Choosing An Investment Professional

Choosing an Investment Professional

Choosing an investment professional

Are you the type of person who will read as much as possible about potential investments and ask questions about them? If so, maybe you don’t need investment advice. But if you’re busy with your job, your children, or other responsibilities, or feel you don’t know enough about investing on your own, then you may need professional investment advice. But, beware, choosing an investment professional may be more difficult than you think; when you think Bernie Madoff. There are many investment professionals working who you should avoid.

Investment professionals offer a variety of services at a variety of prices. It pays to comparison shop. You can get investment advice from most financial institutions that sell investments, including brokerages, banks, mutual funds, and insurance companies. You can also hire a broker, an investment adviser, an accountant, a financial planner, or other professional to help you make investment decisions.

Some financial planners and investment advisers offer a complete financial plan, assessing every aspect of your financial life and developing a detailed strategy for meeting your financial goals. They may manage, or receive commissions from the companies whose products or services you are getting, how much they will cost, and how your investment professional gets paid.

In contrast to investment advisers, brokers make recommendations about specific investments like stocks, bonds, or mutual funds. While taking into account your overall financial goals, most brokers do not give you a detailed financial plan. Brokers are generally paid commissions when you buy or sell securities through them.

Brokerages vary widely in the quantity and quality of the services they provide for customers. Some have large research staffs. Others specialize in particular types of companies, for example, companies that are new and have never been in business before.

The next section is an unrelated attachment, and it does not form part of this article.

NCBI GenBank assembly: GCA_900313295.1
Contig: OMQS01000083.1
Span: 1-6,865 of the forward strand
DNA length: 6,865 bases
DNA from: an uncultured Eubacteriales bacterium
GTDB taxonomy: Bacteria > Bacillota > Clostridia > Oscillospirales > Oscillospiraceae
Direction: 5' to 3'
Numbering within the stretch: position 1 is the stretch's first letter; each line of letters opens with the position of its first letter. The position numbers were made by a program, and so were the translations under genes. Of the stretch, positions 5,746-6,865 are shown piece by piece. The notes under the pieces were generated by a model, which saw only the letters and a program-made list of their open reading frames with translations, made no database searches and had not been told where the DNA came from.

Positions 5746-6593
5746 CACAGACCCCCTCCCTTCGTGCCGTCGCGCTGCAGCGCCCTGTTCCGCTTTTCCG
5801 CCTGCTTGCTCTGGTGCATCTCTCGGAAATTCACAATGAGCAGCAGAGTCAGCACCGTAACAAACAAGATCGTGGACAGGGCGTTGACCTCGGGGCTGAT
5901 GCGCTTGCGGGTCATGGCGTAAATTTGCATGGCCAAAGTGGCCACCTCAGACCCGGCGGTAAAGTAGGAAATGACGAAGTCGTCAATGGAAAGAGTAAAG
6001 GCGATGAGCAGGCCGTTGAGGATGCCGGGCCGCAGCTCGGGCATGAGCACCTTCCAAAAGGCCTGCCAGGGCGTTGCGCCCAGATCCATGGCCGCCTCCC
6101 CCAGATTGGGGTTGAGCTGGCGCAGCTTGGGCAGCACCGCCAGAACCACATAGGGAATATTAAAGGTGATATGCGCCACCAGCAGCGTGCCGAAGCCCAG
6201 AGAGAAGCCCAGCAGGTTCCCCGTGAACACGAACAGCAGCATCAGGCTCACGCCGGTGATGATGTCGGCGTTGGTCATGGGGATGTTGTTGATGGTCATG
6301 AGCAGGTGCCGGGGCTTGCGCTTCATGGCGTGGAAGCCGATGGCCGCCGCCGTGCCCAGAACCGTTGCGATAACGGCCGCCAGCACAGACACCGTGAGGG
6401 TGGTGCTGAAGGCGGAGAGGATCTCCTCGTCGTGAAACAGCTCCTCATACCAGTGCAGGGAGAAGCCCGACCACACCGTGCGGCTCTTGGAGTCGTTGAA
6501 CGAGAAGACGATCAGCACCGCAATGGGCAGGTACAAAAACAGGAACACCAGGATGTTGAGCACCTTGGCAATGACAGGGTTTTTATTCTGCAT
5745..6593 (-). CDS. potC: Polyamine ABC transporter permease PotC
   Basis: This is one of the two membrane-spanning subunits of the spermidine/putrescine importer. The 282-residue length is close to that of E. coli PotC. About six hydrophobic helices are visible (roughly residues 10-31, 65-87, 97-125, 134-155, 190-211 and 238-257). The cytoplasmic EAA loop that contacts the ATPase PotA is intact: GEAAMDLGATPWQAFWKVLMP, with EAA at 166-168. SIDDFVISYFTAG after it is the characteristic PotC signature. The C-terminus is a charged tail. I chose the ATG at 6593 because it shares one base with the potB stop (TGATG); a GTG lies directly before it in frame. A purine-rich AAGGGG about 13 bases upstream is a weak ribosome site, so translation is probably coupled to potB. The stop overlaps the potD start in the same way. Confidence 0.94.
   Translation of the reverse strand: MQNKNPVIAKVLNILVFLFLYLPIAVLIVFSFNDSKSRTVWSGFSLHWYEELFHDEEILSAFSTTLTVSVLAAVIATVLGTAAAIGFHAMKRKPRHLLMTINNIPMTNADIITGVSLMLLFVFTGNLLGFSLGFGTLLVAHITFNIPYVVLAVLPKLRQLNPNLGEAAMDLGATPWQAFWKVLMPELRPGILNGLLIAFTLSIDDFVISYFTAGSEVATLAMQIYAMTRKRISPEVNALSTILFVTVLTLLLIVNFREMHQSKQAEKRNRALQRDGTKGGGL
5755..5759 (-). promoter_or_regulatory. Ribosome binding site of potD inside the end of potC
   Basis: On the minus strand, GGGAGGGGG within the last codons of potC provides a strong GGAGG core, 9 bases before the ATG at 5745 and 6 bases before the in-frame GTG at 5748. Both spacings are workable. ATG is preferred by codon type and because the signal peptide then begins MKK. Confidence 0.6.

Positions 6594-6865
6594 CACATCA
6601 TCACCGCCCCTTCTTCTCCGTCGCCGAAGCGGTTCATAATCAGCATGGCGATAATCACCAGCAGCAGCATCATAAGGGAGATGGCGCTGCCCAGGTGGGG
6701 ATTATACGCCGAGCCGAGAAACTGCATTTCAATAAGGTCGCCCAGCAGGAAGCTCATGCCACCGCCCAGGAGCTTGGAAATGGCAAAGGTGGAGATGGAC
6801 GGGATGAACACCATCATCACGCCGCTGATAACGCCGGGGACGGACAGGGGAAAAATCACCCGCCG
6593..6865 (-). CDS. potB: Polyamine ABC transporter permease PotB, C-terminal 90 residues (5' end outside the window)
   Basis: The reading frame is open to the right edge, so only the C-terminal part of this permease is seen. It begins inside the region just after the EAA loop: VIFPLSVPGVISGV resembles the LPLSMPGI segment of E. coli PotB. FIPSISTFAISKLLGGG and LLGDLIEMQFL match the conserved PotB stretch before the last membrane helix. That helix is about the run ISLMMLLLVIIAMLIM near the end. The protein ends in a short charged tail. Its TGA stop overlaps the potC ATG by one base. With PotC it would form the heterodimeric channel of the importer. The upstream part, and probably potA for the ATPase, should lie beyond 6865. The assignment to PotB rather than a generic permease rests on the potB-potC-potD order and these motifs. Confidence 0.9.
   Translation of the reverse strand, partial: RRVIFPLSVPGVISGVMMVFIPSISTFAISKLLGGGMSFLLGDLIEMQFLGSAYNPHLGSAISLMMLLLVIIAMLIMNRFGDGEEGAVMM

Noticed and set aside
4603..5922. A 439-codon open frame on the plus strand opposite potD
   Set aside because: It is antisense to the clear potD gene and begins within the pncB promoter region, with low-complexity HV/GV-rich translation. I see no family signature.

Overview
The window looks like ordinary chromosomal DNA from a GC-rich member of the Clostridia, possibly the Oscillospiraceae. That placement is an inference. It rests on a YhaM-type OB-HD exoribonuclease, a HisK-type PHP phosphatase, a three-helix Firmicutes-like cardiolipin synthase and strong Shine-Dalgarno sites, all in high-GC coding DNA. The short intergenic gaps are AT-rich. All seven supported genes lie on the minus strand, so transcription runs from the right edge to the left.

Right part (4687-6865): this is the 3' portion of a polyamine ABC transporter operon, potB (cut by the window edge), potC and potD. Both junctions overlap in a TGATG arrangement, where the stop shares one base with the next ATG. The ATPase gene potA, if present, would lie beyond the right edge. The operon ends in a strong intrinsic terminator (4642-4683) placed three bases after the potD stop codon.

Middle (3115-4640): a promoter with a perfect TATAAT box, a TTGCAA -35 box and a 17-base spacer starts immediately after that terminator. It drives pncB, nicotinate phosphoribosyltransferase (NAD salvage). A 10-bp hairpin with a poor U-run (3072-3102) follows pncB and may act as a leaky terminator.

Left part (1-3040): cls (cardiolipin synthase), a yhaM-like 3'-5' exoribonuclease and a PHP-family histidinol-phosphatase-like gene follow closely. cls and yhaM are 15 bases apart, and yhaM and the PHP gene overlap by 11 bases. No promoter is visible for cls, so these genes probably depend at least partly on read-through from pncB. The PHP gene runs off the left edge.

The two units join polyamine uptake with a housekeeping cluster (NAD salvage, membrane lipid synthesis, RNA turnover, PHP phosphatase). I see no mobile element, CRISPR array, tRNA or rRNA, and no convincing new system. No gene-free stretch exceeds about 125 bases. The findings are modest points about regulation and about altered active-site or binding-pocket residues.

A discount brokerage charges lower fees and commissions for its services than what you’d pay at a full-service brokerage. But generally you have to research and choose investments by yourself.

A full-service brokerage generally costs more, but the higher fees and commissions pay for a broker’s investment advice based on the firm’s research.

The best way to choose an investment professional is to know what type of services you need. Once you know that ask your friends and colleagues whom they recommend. Try to get several recommendations, then arrange a face-to-face meeting. Make sure you get along. Make sure you understand each other. After all, it’s your money.

WARNING!! Before You Invest Always Check with the SEC and Your State Securities Regulator:

>Is the investment firm registered with the regulatory agency? Go to finra.org/brokercheck

>Is the investment registered with securities regulators? Go to sec.gov

>Have investors complained about the investment in the past? sec.gov

>Have the people who own or manage the investment been in trouble in the past? Go to investor.gov

>Is the person selling me this investment licensed in my state?

>Has that person been in trouble in my state, or with other investors in the past?

About Lois Center-Shabazz

Lois Center-Shabazz, aka MsFinancialSavvy, is a Money Strategist specializing in helping others with Mega-Money Management through what she calls the Money Trio of Guerrilla Budgeting | Sane Savings | Investing Insights. Visit the top toolbar of MsFinancialSavvy.com and schedule a discovery session with Lois. She is also a nature photographer (www.arbazz.net), acrylic painter (www.artbazz.com), and has an online calculator website at www.livericalculators.com. Lois is the author of the Live Rich Save Money! series on Amazon Kindle.

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